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February 12, 1910

Atlas der rectalen Endoskopie.

JAMA. 1910;LIV(7):563. doi:10.1001/jama.1910.02550330061025

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Professor Gersuny, in a foreword to this atlas, says that, from the time of Hippocrates until within a few years, methods of examination of the rectum have undergone very little change. A great betterment in this regard began with the study of proctoscopy about twenty years ago, and, during the past few years such improvements have been made in proctoscopic methods and instruments that it is possible to-day for any physician even with little previous practice to make satisfactory examinations.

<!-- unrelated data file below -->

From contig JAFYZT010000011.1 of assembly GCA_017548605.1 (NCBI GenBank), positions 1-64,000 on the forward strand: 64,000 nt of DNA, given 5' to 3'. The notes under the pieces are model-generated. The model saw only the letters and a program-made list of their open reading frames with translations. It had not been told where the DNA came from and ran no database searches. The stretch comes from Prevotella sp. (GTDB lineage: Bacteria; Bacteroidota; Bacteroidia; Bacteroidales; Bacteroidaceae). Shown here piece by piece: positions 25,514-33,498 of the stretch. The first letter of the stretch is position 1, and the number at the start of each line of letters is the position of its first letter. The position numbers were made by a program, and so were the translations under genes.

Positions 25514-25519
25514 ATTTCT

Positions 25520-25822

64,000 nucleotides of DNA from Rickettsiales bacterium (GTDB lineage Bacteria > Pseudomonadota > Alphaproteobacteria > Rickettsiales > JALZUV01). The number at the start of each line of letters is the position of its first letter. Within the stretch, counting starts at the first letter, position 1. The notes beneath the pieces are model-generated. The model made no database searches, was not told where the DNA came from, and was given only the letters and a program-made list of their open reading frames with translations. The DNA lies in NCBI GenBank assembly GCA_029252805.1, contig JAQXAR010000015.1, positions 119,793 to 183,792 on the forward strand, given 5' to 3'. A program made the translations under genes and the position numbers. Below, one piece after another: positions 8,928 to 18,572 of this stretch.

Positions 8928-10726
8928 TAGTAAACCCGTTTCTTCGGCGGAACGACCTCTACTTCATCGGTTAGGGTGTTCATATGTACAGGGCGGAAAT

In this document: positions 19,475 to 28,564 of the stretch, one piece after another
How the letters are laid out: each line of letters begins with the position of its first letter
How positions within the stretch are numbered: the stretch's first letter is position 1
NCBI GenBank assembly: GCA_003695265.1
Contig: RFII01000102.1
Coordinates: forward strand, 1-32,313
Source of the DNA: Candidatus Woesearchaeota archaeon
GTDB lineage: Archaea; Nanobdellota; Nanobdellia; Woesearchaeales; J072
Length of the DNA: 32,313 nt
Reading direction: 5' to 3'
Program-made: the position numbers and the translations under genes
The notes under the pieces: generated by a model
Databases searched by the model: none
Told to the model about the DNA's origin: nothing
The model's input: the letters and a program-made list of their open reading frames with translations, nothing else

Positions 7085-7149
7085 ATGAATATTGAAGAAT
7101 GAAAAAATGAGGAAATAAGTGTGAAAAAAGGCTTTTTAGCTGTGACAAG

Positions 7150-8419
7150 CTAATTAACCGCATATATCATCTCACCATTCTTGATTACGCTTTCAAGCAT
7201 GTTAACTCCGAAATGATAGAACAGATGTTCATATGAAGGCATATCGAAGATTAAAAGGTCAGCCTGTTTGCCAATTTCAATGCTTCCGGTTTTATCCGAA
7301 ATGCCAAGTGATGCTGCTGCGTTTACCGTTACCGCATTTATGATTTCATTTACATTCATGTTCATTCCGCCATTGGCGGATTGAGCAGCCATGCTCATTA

Dr. Foges has enjoyed unexcelled advantages in the selection of cases for illustration from the enormous medical and surgical clinics of Vienna. The 40 illustrations of this, the first part of the atlas, have been drawn from life by the artist Wenzel and colored as seen by the artificial light of the endoscope. With each illustration there is a concise case-history and description of digital and endoscopic findings. The technic

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